Does the government want to snoop on your data?
Does the government really want you to tell them everything? And what are its new communications-watching plans all about? Simon Brew finds out more…
Home Office minister James Brokenshire has been trying to downplay the row that has broken out, arguing that "it's not about some new super-database or spying on the contents of everybody's communications".
Deputy Prime Minister Nick Clegg backs that up, saying that "I am totally opposed to the idea of governments reading people's emails at will, or creating a new central government database."
He argues that "all we are doing is updating the rules which currently apply to mobile telephone calls to allow the police and security services to go after terrorists and serious criminals, and updating that to apply to technology like Skype which is increasingly being used by people who want to make those calls and send those mails".
It's a traditional defence of any move that's perceived as impinging on civil liberties, and there's clearly something to the argument.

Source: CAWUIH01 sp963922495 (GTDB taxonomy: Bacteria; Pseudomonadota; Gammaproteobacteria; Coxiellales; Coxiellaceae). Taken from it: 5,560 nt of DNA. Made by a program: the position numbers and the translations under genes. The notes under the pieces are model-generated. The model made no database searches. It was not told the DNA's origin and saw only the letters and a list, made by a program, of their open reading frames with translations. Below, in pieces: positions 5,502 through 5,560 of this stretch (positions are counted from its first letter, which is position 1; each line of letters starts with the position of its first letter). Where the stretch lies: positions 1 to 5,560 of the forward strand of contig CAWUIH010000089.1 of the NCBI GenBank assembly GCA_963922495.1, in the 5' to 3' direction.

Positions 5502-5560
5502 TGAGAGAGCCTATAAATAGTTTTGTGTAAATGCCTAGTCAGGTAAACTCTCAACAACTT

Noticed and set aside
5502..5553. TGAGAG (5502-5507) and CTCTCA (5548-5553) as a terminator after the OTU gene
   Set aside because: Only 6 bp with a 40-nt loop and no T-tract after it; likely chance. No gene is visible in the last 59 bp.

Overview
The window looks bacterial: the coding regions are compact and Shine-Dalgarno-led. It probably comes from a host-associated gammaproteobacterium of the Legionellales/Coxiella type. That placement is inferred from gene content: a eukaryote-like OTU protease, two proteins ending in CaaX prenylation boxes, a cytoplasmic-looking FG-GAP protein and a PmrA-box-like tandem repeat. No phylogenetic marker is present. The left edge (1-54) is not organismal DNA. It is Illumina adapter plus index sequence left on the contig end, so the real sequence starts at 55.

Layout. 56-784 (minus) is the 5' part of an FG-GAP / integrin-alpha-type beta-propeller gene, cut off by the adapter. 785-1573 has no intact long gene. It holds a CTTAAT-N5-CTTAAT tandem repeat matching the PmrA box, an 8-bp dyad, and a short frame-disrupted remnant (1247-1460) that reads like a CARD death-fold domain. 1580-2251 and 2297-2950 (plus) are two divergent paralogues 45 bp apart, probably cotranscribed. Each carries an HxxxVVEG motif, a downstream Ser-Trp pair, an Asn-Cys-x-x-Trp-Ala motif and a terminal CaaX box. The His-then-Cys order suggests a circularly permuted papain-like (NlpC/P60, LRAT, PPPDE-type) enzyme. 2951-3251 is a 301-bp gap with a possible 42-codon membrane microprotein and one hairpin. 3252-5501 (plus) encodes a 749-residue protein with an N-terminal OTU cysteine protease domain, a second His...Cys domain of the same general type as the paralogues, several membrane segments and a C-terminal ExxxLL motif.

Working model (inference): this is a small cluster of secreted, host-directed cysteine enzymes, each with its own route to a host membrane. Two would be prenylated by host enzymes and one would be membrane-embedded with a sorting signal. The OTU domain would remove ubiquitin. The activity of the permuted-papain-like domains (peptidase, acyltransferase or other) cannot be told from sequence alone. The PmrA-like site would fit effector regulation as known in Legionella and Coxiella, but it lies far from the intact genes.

Even hardened civil liberties campaigners seem in agreement on that. Where the area of debate lies is where to draw the line. Under the extension of existing powers being proposed, there's the feeling of a grab everything, ask questions later' approach. That is, every piece of possible electronics communication is being stored, on the off chance that it might be needed. Campaigners argue that's the wrong way round.
It's not helped by the list of who's able to request information about your web use and communications details. In theory, local councils, the NHS, the Independent Police Complains Commission, the Office of Communications, the Royal Mail, the Department For Business, Innovation & Skills, the Food Standards Agency and many more can apply for access. In fact, under the existing legislation, the BBC reports that 552,550 requests were made for communications data in 2010, although not all of these were granted.
Big Brother Watch is one of the many organisations that raised objections to the plans. It argues that it's an "unprecedented step", that will see Britain adopt the same kind of surveillance as China and Iran", arguing "these plans are an unprecedented attack on privacy online and it is far from clear that this will actually improve public safety, while adding significant costs to internet business".
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